There is no denying the fact that COVID-19 has had a profound impact on the payment behavior of American consumers. While these advancements are a big leap towards the goal of achieving accessible, convenient, secure, and agile digital payment methods, it is important to remember that these developments and technology existed before to the pandemic. We are sure to see more evolution and advancements in the coming future.
The Diary of Consumer Payment Choice
It is quite interesting and equally intriguing to see what 2021 has in store for the U.S. economy. For example, let us look at the Diary of Consumer Payment Choice 2021 findings. This ongoing annual research effort conducted by the Federal Reserve provides behavioral insights and understandings into consumer payment habits in the United States.
Shaun Ferrari, Global Product Director at Currency Research, recently emphasized these findings on the latest episode of The Cash News Podcast stating that the decline in total payments in 2020 was mostly due to a decrease in the number of small-value payments (under $25), disproportionately affecting the number of cash payment transactions with American consumers – reducing the number of small-value cash payments by more than 40 percent in 2020, as compared to 2019. Additionally, the amount of cash being held by individuals increased from $20 to $74 in 2020. The total value of “not-in-person” spending doubled, also rose from $110 to $212 (YOY 2019 to 2020).
Consumer Spending & Behavior During COVID-19
The COVID-19 pandemic altered many aspects of life in 2020. With shelter-in-place restrictions being enforced, many Americans chose to limit in-person contact due to fear of infection. Concurrently, businesses switched to online payment options or BIPOS (Buy Online, Pick-Up in Store). This jump in online spending is one of the most striking findings from the recent consumer survey conducted by the Federal Reserve.
Couple this with the FDIC report, “How America Banks: Household Use of Banking and Financial Services,” where we see about 5.4% of U.S. households, (approximately 7.1 million homes) classified as “unbanked,” – those without a savings or checking accounts at a bank or credit union, one could speculate that this behavior is because fewer less people are going to ATMS or banks and spending less when they have it due to market volatility during the pandemic, as well as their inability to conduct digital payments.
As digital payments accelerated, retailers capitalized on an opportunity: the irrational fear of cash. Tom Meehan, CISO at CONTROTEK states, “Since COVID-19 was first declared a national emergency, fear has been the driving force behind many of the changes we have seen in the retail industry. Universal concerns about the safety of using cash at all have retailers seizing the moment to push for cashless payment systems.
Though the coronavirus pandemic has significantly changed nearly every part of our lives, yet the fear of cash itself is irrational.”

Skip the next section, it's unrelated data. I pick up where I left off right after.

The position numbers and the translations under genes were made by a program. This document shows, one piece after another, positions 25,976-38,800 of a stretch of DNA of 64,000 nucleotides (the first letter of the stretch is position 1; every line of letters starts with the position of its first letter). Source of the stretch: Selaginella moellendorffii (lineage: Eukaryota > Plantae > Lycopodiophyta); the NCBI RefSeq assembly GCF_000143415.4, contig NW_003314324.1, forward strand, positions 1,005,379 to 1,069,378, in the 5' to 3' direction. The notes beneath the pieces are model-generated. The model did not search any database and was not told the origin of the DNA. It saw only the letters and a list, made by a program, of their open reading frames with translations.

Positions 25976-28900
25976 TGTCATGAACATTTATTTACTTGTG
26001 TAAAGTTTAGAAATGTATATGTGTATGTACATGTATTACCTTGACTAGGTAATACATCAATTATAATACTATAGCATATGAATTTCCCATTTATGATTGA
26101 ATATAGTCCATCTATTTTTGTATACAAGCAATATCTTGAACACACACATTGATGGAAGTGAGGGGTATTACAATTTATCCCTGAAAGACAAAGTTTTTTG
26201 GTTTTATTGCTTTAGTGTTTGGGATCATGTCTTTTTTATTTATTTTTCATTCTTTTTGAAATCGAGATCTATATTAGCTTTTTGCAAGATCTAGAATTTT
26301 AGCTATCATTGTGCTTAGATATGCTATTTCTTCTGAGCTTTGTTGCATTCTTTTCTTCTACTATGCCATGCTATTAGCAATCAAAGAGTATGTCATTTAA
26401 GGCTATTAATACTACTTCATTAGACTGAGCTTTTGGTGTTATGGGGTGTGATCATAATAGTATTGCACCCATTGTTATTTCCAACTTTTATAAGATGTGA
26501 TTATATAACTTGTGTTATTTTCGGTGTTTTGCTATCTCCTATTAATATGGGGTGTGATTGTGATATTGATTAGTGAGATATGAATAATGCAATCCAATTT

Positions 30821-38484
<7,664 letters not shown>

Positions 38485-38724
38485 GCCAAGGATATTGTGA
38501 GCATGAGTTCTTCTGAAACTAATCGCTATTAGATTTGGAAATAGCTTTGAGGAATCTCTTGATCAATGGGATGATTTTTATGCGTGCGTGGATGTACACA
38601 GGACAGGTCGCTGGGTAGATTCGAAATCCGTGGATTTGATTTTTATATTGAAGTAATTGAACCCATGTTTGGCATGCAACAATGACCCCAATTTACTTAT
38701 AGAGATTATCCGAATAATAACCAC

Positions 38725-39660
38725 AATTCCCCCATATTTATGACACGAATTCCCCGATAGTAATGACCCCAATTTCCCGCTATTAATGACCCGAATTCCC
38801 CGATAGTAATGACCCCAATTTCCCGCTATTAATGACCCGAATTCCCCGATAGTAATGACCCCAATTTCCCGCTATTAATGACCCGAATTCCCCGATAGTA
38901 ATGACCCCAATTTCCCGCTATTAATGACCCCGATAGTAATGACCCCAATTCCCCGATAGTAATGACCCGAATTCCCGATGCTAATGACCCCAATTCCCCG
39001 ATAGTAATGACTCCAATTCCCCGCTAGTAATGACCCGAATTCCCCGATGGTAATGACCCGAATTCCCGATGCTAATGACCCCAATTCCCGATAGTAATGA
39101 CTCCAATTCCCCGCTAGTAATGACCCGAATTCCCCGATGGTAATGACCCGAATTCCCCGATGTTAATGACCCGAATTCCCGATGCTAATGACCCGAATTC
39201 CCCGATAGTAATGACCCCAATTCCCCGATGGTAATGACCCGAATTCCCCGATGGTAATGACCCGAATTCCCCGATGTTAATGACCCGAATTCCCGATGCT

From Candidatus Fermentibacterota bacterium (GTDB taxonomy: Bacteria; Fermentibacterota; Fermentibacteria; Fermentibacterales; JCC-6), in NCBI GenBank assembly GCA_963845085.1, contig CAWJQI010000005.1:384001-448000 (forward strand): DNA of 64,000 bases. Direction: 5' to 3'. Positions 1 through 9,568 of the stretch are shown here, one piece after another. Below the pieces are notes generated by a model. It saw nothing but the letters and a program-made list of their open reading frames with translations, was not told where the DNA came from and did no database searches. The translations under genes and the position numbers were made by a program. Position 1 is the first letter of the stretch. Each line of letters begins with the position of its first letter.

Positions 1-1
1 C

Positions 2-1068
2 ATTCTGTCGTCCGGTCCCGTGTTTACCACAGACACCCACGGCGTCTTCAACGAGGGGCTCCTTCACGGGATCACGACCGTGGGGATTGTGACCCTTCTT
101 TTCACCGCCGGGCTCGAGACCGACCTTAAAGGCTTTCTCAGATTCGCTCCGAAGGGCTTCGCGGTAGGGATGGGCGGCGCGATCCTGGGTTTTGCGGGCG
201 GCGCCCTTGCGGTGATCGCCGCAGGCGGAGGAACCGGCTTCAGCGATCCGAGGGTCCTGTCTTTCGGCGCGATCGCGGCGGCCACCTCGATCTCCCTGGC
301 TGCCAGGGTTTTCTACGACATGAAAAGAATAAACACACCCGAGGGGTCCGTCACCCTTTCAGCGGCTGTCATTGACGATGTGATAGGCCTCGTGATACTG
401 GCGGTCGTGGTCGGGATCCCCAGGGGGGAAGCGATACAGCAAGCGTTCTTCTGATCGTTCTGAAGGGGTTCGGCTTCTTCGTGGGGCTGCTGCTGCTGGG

The Coin Conundrum
In addition to the irrational fear of money, Americans were quick to believe there is a coin shortage in the United States. While initially there may have been a supply lag as retailers adjusted to the ever-evolving COVID scenario, the issue surrounding coin is due to circulation. Less cash being circulated results in less coin circulating.
The simple fact is that while there is enough coin in the economy, they are simply not moving from fast enough from consumers to banks. Ferrari is quick to point out there has been a lot of work around this disruption in the past year, with large retailers, banks, and CITs around the country, trying to incentivize consumers to bring coin back to retailers, therefore enabling the retailers to flow coin through the banks – allowing banks to flow coin to the CITs, CITs to the FED, and so on.
As the economy rebounds and businesses continue to fully re-open, allowing consumers make cash purchases, it will be interesting to see if and how coin flows back in or will if it remains stuck in a jar in the homes of many Americans. At this point it is unclear, but we will be watching.
The Risk of Cutting Out Cash
Digital payments are not as easy as retailers may think. There are margin issues, security and fraud implications, digital malpractices, as well as the consumer experience, that all must be taken into consideration. For example, if a customer comes into a retail location and is unable to use cash as their preferred method of payment or as unbanked Americans found – their only form of payment would not be accepted, it could be viewed as a negative interaction with the brand. Meehan recently noted: “By looking at cash as another part of customer service, rather than a necessary evil, retailers can implement solutions that not only make the process more streamlined but also improve the customer experience, now and in the far future.”
The rapid digitalization of payment methods during the COIVD-19 pandemic has changed the consumer landscape, therefore changing the national (and global) footprint of coin. Businesses should not worry about this decreased coin circulation: As the economy slowly reopens, consumers will return to brick-and-mortar stores and spending the cash and coin they’ve held onto for the past few months.
We are eager to see what happens as coin makes its way back into the world economy.